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Five Rookie Trader Mistakes to Avoid
10/06/2010 12:01 am EST
In trading, as in life, lessons can be learned out of inspiration or desperation. It’s hard to say which is better, but I know that regret is quite a teacher.
For example, I’m in the process of buying a house right now, which will be the second for my wife and me. Eight years ago, I made several mistakes as a first-time buyer, some of which I’ve wished I could go back and change. Experience educates each of us, fortunately, and needless to say, this time around (I think) I’m doing it right.
A lack of experience is responsible for many mistakes newer traders make as well. Those errors not only prove costly the first time around, but they can also ingrain some bad habits if not corrected quickly.
Over the years, I’ve been fortunate to work with hundreds of traders around the globe, of all trading styles and time frames. And yet as diverse as these traders seem to be, a handful of common issues continue to surface. Coincidence? No; just human nature, which the market preys upon.
So, to help you stay on the right path with your trading, let’s take a look at five common mistakes that rookie (or struggling) traders make, and how to avoid them.
1. Adding to Losing Positions
This is a biggie, and it addresses perhaps the most common lapses in judgment among traders of all experience levels. Dennis Gartman says to “Do more of what is working and less of what isn’t working.” By definition, a losing position is not working. And unless you originally planned to scale into the trade, adding to a loss is a big no-no. Take note of your profit and loss (P&L), and if you’re wrong, avoid throwing good money after bad.
2. Forcing Trades out of Boredom
Boredom is one of the biggest enemies of today’s trader because it leads to so many bad decisions (like overtrading). Transaction costs are so low and it’s so easy to place trades that one can easily forget just how costly boredom trades can become. So if you’ve done your homework and come up with very little, place no pressure on yourself to be active. There are times where sitting tight is exactly what you should be doing, so have the courage and discipline to do nothing when that’s the case.
3. Switching Strategies by the Day
I’m all for trading with multiple strategies, and as your experience increases, your trading toolbelt will begin to fill. However, each of us during times of struggle has encountered the losing streak. That’s perhaps the biggest cause for traders to throw the proverbial spaghetti at a wall to see what sticks. While experimenting can yield some clarity, doing it in either the wrong fashion or too frequently can prove counterproductive. Get some trader training, put some strategies to work across multiple time frames, and give them enough time to prove their effectiveness. Trying something for a day, losing money with it, and shifting quickly to something else isn’t responsible, so avoid that limited mindset.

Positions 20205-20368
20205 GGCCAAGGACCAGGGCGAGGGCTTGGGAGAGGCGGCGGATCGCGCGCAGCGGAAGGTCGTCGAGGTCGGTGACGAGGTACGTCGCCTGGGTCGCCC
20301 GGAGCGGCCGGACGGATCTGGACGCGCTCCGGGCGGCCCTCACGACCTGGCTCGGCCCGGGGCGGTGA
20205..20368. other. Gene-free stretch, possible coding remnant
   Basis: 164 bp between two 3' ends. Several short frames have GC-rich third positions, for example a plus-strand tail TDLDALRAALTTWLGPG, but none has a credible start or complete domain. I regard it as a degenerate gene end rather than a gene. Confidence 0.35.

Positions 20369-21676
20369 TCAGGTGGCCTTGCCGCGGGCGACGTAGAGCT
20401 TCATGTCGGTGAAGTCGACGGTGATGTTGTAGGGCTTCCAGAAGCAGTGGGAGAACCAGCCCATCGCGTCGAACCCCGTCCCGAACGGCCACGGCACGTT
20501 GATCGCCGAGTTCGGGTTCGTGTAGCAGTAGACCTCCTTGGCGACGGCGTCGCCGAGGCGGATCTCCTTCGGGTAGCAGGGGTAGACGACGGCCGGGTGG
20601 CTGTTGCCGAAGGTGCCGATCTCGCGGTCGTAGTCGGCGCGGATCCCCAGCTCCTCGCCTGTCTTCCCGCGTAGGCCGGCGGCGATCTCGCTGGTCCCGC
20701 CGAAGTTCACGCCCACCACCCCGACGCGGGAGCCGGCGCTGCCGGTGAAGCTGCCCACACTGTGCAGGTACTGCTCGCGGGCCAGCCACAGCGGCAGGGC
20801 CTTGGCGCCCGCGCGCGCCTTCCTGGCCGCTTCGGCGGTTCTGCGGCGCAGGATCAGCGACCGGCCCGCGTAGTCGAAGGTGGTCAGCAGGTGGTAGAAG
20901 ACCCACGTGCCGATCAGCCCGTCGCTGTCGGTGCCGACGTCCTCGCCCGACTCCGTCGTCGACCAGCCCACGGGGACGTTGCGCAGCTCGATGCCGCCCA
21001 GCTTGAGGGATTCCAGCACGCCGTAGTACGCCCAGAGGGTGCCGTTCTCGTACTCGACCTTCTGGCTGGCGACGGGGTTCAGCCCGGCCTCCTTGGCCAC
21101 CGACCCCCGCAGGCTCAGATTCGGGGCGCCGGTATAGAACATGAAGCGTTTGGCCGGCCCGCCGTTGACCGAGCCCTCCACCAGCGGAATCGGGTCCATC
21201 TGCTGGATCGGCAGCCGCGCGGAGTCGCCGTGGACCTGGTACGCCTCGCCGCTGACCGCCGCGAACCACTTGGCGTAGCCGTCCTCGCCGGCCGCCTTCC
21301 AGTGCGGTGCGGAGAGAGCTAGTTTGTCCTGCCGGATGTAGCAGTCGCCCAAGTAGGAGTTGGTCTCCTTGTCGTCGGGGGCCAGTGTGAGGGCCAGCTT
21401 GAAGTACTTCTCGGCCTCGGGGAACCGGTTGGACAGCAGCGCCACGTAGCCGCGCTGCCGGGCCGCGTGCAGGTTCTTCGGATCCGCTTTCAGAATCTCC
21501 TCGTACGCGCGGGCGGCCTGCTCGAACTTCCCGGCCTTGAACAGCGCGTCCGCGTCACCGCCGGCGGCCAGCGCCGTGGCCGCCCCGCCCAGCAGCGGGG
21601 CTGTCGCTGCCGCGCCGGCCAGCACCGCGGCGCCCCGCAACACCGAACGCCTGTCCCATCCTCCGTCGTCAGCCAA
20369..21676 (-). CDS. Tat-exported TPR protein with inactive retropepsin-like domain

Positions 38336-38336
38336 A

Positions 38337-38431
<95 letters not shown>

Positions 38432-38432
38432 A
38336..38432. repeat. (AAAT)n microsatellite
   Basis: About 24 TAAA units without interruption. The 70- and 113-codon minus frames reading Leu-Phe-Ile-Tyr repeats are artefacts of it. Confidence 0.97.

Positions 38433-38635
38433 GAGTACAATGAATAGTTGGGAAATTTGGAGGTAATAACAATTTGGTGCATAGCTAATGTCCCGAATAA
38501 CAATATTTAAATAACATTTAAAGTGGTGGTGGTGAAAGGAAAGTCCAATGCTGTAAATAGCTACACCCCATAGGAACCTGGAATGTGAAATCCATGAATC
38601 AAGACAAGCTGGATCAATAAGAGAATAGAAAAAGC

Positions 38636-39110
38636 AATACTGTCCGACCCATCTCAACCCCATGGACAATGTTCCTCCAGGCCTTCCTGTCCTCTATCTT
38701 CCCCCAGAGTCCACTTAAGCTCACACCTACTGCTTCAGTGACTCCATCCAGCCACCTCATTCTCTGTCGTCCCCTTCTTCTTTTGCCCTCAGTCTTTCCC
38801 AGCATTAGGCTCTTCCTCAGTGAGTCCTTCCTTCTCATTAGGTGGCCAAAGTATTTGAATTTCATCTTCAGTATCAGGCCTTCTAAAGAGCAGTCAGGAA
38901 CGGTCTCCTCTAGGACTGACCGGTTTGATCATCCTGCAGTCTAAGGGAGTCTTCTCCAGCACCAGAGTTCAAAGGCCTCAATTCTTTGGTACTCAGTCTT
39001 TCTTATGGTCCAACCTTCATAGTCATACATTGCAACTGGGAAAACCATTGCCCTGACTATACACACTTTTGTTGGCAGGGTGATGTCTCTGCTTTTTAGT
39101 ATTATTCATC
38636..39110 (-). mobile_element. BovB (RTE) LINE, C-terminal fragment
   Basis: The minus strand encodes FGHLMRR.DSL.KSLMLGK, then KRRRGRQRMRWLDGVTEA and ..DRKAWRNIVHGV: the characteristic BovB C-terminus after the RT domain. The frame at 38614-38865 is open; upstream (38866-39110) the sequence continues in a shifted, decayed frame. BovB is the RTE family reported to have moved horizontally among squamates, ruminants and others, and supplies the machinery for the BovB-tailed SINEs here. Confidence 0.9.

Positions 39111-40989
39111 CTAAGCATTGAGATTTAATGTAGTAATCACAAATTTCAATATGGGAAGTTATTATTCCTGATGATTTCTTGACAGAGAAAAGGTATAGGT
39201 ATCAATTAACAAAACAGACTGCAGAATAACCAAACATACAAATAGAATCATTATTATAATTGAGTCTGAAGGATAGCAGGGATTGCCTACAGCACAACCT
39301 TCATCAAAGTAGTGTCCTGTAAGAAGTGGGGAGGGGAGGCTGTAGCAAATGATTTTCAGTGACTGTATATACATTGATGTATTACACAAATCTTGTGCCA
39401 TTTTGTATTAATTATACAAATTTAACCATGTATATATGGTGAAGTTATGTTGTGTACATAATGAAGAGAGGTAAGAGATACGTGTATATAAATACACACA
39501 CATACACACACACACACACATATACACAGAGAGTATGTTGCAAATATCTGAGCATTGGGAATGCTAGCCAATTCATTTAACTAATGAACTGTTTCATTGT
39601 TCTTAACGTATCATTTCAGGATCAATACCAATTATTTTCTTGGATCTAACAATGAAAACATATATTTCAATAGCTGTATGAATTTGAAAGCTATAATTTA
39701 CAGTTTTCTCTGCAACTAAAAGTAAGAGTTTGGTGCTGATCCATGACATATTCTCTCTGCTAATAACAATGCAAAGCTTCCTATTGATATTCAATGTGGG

4. Putting Everything on the Line for one “Idea” Trade
I was once warned by a more experienced trader, “Don’t get any ideas!“ He was right. A longer-term thesis takes time to play out, so leave that to the fundamentalists who don’t mind tying up their capital for months on end—for better or for worse. Stick with what the price action is telling you and determine the best opportunities to get on board for the next move. Ideas are only useful when they relate to technical discoveries, so don’t bank on guessing right for one big recovery play—it may instead prove to be the final nail in the coffin.
5. Hoping a Stock Will Recover
Each of us has been trapped by a bad trade, and we’ve wondered if sitting motionless and simply hoping to be let out of the trap is the best solution. Marty Schwartz, of Pit Bull fame, mentioned how as a soldier, he was trained to do something when under attack, either fight back or retreat, but don’t just sit there. Hope truly is a four-letter word in the trading realm, and relying solely on hope will provide plenty of damage to your trading account. Stops are available for good reason. Game plans offer if/then scenarios to follow under the gun so that big decisions need not be made in times of stress or volatility.
Avoid making these mistakes and your money will be much harder for the pros to take!By Jeff White, trader and founder of The Stock Bandit University
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